For his investigations, Thorsten Kleine brings the Solar System into the laboratory - or at least fragments of it. His "tools" are primarily meteorites, i.e. pieces of rock that originate from asteroids and Mars and fell onto Earth. In addition, terrestrial rock samples play a role, as well as lunar material brought to Earth by astronauts during the Apollo missions. "Such rock samples are witnesses to the beginnings of the Solar System and the formation of the planets. In a way, they tell their own story and contain clues to their place of origin, evolution, and age," Kleine says.
Crucially, such rock samples contain small amounts of the isotopes of rare chemical elements such as tungsten, hafnium, ruthenium, and molybdenum. The term "isotopes" refers to varieties of the same chemical element that differ solely in the weight of their atomic nucleus. Thorsten Kleine was able to show that such rare metal isotopes were not evenly distributed in the early Solar System, but that the isotopic composition depended, among other things, on the distance from the Sun. Furthermore, the chemical composition of a body is influenced by its further evolution: impacts of other bodies, the formation of a metallic core, changes of location within the Solar System ? all this leaves its traces and can be reconstructed by isotope analyses.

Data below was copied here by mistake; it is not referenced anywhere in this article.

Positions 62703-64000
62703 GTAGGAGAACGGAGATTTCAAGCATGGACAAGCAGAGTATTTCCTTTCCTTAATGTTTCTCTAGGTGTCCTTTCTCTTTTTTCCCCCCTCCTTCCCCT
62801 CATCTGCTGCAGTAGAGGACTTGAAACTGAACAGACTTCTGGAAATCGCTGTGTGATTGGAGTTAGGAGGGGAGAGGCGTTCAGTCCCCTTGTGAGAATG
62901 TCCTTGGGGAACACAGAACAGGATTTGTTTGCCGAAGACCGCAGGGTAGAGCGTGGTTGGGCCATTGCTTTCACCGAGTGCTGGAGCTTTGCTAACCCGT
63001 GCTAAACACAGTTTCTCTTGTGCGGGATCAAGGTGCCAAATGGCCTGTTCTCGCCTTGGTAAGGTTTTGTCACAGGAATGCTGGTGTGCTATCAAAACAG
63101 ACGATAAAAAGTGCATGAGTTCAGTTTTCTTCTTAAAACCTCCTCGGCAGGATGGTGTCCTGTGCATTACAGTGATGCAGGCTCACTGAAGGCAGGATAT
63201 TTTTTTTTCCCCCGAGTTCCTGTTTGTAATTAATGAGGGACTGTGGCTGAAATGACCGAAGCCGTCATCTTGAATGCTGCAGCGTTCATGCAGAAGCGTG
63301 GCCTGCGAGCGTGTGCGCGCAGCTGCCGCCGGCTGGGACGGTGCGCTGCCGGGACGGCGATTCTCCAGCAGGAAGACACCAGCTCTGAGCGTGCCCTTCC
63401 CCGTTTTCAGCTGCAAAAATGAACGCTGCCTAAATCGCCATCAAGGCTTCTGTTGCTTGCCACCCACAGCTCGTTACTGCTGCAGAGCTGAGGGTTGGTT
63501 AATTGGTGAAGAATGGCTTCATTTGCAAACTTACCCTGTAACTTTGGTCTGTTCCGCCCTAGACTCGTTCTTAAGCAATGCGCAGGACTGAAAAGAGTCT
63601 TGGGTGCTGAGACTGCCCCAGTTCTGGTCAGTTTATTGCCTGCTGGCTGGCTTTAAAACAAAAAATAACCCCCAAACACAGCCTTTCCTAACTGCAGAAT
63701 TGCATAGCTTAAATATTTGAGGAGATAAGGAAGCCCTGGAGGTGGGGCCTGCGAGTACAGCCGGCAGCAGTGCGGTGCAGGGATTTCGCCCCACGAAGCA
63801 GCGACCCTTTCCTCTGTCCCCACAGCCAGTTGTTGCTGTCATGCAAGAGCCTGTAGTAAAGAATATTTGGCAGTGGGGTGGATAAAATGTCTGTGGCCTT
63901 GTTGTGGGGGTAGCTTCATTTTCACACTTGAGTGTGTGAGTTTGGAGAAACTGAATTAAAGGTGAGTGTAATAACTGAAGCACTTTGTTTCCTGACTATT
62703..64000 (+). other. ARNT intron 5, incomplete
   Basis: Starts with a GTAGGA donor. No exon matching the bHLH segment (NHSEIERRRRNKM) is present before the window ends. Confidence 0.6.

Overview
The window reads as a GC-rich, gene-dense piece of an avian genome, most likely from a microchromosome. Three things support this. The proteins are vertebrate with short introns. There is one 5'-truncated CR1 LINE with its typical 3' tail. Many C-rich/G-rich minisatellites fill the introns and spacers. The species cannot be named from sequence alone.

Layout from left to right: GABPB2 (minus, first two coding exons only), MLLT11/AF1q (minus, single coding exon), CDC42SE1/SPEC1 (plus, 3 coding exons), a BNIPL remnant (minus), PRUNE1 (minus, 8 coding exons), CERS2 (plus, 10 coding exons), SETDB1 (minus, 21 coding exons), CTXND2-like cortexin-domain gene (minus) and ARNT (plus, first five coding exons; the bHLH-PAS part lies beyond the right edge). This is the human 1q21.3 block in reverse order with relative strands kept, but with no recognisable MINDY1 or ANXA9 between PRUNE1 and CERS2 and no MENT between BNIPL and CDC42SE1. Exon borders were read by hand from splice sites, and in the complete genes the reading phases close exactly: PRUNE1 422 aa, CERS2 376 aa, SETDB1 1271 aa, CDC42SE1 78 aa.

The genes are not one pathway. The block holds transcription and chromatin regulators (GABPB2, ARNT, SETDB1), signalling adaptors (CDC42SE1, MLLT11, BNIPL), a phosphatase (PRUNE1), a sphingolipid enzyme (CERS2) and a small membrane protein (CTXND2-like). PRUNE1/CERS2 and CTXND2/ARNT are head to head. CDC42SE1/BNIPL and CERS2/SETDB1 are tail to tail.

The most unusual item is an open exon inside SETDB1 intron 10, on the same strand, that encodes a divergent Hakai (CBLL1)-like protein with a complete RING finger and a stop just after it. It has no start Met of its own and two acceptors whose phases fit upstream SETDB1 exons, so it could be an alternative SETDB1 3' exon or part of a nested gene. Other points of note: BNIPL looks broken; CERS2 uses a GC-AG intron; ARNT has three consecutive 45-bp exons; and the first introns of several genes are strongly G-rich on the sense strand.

In addition, isotope analysis offers the possibility to date events and evolutionary steps of the early Solar System. This is because some of the isotopes under consideration are not stable, but decay radioactively. The age of a rock sample can thus be inferred from the quantitative ratio of certain isotopes.
Highly specialized laboratories
To avoid contamination of the extraterrestrial rock samples in the laboratory, the analyses have to take place under ultra-clean conditions in specially equipped clean rooms. There, the samples are first powdered and chemically prepared. Mass spectrometers can then be used to determine differences in the ratios of selected isotopes to within a few parts per million. To this end, laboratories with powerful multicollector plasma mass spectrometers and thermal ionization mass spectrometers are to be built at the MPS in the coming months. Until the construction work is completed, the researchers will conduct their work in specially equipped laboratory containers.
The highly specialized laboratories will also be able to examine samples taken by unmanned space probes from asteroids, comets, the Moon, or Mars, which will be brought back to Earth. Thorsten Kleine's future interest lies also in such sample return missions. He was part of an international group of researchers who explored the scientific potential of a sample return mission to Mars and he is a member of the team responsible for the initial analysis of the samples taken by the Japanese space probe Hayabusa 2 from the asteroid Ryugu.
Thorsten Kleine studied geology and paleontology as well as mineralogy at the University of Münster in Germany. After completing his PhD in Münster, he was awarded a Marie Curie Fellowship to work at the Institute of Geochemistry and Petrology at the Swiss Federal Institute of Technology (ETH) Zurich. In 2009, he became assistant professor of isotope geochemistry there. In the same year, he accepted a full professorship in the Institute of Planetology at the University of Münster, where he has worked ever since. Among Thorsten Kleine's numerous awards and honors are the F. W. Clarke Medal of the Geochemical Society, the Victor Moritz Goldschmidt Prize of the German Mineralogical Society, and the Nier Prize of the Meteoritical Society. Kleine is an elected member of the North Rhine-Westphalian Academy of Science, Humanities and the Arts and a Fellow of the Meteoritical Society.